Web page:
Since the December 1 arrest in Vancouver of Huawei chief financial officer Meng Wanzhou, the number of Canadians known to be detained by China has more than quadrupled, with Global Affairs Canada confirming the number has risen to thirteen, The Globe and Mail reported on Thursday.
Global Affairs Canada said all had been detained in mainland China and at least eight have been released.
However the report also added that the overall number of Canadians detained in the Middle Kingdom has remained steady for a number of years.
The Huawei CFO, who is also the company's founder's daughter, is accused by the United States of misleading multinational banks about Iran-linked transactions, putting the banks at risk of violating US sanctions. She was released on bail in Vancouver, where she owns two homes, while waiting to learn if she will be extradited to the United States. She is due in court on February 6, 2019.
Last month, then-Huawei Chairman Ken Hu said any evidence against the company should be revealed.
"If you have proof and evidence, it should be made public, maybe not to the general public, not to Huawei," he said. "But at the very least, it should be made known to telecom operators, because it's telecom operators who are going to buy from Huawei."
Hu said the company has never had a serious cybersecurity incident, and has never taken requests from any government to "damage the business or networks of our customers or other countries".
"When it comes to security allegations, it's best to let the facts speak for themselves. And the fact is: Huawei's record on security is clean," he said.
In a 2019 New Year's message, rotating Huawei chair Guo Ping said the company has a "very strong track record" in cyber security.
"Huawei has never and will never present a security threat," he wrote. "We will hold ourselves to the highest standards, placing cyber security and privacy protection at the very top of our agenda."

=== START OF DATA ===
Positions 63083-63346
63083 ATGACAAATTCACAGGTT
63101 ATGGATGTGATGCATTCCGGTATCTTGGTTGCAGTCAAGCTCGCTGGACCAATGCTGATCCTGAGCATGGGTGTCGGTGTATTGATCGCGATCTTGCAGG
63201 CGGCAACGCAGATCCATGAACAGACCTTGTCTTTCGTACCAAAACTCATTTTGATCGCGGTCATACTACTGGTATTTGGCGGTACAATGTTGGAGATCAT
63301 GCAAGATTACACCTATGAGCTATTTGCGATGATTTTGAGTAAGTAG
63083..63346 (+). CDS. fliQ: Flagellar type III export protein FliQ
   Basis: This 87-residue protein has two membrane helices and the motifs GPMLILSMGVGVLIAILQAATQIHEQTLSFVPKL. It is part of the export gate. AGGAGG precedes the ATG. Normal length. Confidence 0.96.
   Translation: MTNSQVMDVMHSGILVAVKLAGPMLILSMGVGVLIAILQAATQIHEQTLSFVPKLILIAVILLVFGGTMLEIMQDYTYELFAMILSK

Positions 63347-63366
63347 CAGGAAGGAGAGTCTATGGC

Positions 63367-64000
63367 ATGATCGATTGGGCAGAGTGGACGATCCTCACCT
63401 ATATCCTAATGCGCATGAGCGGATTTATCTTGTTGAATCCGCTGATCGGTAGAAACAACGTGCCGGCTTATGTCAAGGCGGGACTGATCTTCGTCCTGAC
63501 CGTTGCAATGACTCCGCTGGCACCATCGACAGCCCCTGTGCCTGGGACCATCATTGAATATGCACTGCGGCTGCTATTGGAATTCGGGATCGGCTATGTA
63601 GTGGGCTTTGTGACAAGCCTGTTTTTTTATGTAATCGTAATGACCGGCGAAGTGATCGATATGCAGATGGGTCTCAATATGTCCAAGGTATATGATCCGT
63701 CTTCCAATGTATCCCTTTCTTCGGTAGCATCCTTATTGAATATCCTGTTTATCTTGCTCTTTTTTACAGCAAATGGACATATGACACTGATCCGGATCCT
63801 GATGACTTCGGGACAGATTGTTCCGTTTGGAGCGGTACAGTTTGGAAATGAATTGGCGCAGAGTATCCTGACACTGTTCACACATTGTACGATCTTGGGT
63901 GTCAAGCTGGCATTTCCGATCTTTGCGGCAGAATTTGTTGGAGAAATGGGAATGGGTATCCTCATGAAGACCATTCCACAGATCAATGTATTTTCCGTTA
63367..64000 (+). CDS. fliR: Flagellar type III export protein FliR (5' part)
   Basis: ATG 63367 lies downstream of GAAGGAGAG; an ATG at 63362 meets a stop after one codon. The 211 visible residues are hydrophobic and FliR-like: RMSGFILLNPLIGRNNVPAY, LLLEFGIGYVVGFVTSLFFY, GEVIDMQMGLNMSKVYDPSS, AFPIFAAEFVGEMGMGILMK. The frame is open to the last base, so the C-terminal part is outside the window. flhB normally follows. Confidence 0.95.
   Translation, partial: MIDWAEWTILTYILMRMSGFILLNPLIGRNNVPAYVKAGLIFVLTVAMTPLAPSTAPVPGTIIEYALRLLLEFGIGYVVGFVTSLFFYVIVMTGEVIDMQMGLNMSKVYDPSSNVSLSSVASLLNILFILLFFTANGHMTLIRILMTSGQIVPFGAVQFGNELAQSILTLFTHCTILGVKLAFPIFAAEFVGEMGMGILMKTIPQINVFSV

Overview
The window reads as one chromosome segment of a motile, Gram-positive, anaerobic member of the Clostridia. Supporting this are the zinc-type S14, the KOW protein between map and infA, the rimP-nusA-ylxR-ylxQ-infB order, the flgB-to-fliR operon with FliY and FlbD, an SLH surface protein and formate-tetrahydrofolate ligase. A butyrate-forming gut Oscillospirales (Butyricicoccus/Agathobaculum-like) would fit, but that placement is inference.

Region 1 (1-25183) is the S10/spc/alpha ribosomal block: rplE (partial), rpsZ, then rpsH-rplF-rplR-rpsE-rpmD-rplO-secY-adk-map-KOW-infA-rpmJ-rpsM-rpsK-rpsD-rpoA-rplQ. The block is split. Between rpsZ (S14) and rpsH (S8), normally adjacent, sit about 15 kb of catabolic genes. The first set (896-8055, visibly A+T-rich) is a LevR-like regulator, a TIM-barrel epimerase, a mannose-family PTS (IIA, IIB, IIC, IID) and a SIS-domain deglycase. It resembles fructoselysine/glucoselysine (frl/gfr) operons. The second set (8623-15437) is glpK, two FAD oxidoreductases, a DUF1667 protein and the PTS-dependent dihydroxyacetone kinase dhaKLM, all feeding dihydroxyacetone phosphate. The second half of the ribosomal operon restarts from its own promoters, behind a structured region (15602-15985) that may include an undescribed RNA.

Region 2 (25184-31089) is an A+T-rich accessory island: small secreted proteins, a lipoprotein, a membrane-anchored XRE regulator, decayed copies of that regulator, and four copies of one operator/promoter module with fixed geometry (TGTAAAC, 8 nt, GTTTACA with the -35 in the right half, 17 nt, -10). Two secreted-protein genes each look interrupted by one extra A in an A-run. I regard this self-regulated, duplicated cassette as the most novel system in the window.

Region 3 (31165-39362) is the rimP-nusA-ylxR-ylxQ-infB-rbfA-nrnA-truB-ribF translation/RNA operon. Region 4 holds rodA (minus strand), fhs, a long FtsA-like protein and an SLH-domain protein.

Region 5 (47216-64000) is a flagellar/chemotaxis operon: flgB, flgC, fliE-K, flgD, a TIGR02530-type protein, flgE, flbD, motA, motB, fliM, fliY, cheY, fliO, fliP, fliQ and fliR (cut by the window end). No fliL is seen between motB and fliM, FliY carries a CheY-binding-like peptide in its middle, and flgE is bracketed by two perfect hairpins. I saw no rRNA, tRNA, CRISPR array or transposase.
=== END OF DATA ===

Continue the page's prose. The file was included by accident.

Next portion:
"We plan to systematically enhance our software engineering capabilities over the next five years, building trust and high quality into each and every one of our products and solutions."
The chair added that the company needed to remain calm in the face of adverse international politics over the next year.
"We must not be discouraged by malicious incidents or temporary setbacks, and must remain determined to achieve global leadership," he wrote.
"Setbacks will only make us more courageous, and incredibly unfair treatment will drive us to become the world's number one."
Last week, Reuters reported United States President Donald Trump was considering an executive order to declare a national emergency that would bar US companies from using telecommunications equipment made by China's Huawei and ZTE.
China says Canadians violated the law
Two Canadians detained by China had "without a doubt" violated the law, China's top prosecutor says.
Authorities in Beijing had previously said the two men, Michael Kovrig, a former diplomat and an adviser with the International Crisis Group (ICG) think-tank, and businessman Michael Spavor, were suspected of endangering state security.
"Without a doubt, these two Canadian citizens in China violated our country's laws and regulations, and are currently undergoing investigation according to procedure," Zhang Jun, China's prosecutor general, said on Thursday.
Zhang said the investigation process had been handled "strictly" according to law when asked by Reuters at a briefing when the two men might be charged. He did not elaborate.
Canada has said several times it saw no explicit link between the arrest of Meng, the daughter of Huawei's founder, and the detentions of Kovrig and Spavor.
But Beijing-based Western diplomats and former Canadian diplomats have said they have no doubt the cases are linked.
Canada has said the detentions are unacceptable and US Secretary of State Mike Pompeo has said China should free the men.
China touts the rule of law, but its judicial system is tightly controlled by the ruling Communist Party.
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